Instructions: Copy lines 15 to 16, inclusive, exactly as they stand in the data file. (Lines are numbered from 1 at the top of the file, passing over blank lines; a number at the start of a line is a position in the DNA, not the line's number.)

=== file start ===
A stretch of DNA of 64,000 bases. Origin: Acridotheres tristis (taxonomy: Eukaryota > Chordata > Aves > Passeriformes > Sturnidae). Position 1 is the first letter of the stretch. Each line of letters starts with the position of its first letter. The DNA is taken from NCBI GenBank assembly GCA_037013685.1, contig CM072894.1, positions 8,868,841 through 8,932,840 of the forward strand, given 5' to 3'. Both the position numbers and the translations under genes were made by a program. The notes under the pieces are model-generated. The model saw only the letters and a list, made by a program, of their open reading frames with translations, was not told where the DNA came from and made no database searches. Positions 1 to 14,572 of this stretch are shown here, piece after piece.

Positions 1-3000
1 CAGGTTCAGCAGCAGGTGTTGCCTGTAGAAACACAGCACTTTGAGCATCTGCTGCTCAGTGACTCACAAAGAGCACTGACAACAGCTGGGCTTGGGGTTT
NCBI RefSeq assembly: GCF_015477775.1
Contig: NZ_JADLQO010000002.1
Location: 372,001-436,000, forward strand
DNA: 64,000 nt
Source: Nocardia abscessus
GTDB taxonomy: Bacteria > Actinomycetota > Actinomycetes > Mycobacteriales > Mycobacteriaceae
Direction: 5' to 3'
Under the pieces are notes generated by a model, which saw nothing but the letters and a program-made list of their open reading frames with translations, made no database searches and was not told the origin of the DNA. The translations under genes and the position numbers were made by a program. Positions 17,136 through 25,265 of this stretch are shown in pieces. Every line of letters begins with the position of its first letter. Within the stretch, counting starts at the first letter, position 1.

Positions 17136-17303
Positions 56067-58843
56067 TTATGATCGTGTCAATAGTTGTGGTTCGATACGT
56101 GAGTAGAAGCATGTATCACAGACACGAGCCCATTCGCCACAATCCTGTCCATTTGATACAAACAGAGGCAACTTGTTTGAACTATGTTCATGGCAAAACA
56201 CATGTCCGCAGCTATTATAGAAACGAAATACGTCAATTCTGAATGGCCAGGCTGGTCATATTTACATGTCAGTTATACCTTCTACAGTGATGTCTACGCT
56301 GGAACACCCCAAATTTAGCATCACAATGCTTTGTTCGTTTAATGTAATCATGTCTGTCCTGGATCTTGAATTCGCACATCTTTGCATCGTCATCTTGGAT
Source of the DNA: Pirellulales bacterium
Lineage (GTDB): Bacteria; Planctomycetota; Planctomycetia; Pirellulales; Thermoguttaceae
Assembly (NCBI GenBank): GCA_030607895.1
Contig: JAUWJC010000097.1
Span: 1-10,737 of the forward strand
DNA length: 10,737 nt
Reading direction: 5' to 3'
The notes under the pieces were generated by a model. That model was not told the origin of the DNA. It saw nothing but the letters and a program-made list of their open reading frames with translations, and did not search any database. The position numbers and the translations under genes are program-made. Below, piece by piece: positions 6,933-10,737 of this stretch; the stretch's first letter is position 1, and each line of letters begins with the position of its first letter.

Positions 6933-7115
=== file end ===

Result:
56101 GAGTAGAAGCATGTATCACAGACACGAGCCCATTCGCCACAATCCTGTCCATTTGATACAAACAGAGGCAACTTGTTTGAACTATGTTCATGGCAAAACA
56201 CATGTCCGCAGCTATTATAGAAACGAAATACGTCAATTCTGAATGGCCAGGCTGGTCATATTTACATGTCAGTTATACCTTCTACAGTGATGTCTACGCT